Extremes of temperature can cause small cracks to open in the superstructure of spacecraft, as can impacts by micrometeroids. Cracks build up, weakening the spacecraft until a catastrophic failure becomes inevitable.
To replicate the human process of healing small cracks before they can open up into anything more serious, the team replaced a few percent of the fibres running through a resinous composite material with hollow fibres containing adhesive materials. Ironically, to make the material self-repairable, the hollow fibres had to be made of an easily breakable substance: glass. "When damage occurs, the fibres must break easily otherwise they cannot release the liquids to fill the cracks and perform the repair," says Christopher Semprimoschnig, at the European Space Technology Research Centre.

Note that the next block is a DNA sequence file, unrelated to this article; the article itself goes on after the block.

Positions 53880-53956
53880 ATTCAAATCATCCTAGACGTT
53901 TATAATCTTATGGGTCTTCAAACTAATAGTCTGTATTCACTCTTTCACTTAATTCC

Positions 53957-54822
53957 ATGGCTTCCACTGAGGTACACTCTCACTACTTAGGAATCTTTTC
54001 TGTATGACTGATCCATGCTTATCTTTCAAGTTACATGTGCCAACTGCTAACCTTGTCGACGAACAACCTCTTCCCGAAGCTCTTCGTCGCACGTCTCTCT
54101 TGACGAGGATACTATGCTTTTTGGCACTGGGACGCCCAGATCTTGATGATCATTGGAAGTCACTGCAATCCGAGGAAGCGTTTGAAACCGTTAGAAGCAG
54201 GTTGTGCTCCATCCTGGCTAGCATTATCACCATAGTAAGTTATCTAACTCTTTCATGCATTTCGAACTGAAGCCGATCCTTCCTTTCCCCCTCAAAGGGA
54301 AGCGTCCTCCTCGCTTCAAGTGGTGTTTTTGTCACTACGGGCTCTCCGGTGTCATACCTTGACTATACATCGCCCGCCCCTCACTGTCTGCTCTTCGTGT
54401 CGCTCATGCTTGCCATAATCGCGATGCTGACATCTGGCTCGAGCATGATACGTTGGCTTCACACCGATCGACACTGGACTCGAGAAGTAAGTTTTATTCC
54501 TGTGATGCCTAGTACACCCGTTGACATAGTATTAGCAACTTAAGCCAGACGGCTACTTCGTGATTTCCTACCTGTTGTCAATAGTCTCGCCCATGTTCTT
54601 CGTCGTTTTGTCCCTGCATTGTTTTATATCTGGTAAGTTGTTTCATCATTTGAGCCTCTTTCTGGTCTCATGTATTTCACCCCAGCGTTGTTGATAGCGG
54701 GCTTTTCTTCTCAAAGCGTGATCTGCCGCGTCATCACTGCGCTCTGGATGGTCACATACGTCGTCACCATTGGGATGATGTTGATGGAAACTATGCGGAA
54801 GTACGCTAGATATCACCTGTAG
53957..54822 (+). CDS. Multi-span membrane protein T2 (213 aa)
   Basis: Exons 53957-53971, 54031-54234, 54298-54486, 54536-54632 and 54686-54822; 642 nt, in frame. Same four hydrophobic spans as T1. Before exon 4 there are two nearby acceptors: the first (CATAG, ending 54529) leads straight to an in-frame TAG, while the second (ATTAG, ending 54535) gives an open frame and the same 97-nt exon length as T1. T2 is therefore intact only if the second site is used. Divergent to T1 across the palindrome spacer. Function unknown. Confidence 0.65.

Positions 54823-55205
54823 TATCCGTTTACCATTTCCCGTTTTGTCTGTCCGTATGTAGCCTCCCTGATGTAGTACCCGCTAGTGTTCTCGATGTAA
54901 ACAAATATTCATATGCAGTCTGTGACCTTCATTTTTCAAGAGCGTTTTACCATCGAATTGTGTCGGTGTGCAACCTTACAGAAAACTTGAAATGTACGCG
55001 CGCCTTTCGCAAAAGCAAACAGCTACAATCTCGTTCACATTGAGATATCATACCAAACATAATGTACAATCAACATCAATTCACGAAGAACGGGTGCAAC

In the airless environment of space, the mechanical "veins" have to be filled with resin and a hardener that leak out and mix when the fibres are broken. Both must be runny enough to fill the cracks quickly and harden before it evaporates.
"We have taken the first step but there is at least a decade to go before this technology finds its way onto a spacecraft," says Semprimoschnig.
Related: Self-healing paint for cars.
An "hyperspace" engine that could make interstellar space travel a reality by flying into other dimensions is being investigated by the US government.
The hypothetical device could potentially allow a spacecraft to travel to Mars in three hours and journey to a star 11 light years away in just 80 days.
The engine would create an intense magnetic field that, according to ideas developed by Burkhard Heim in the 1950s, would produce a gravitational field and result in thrust for a spacecraft.
Also, if a large enough magnetic field was created, the craft would slip into a different dimension, where the speed of light is faster. Switching off the magnetic field would result in the engine reappearing in our current dimension.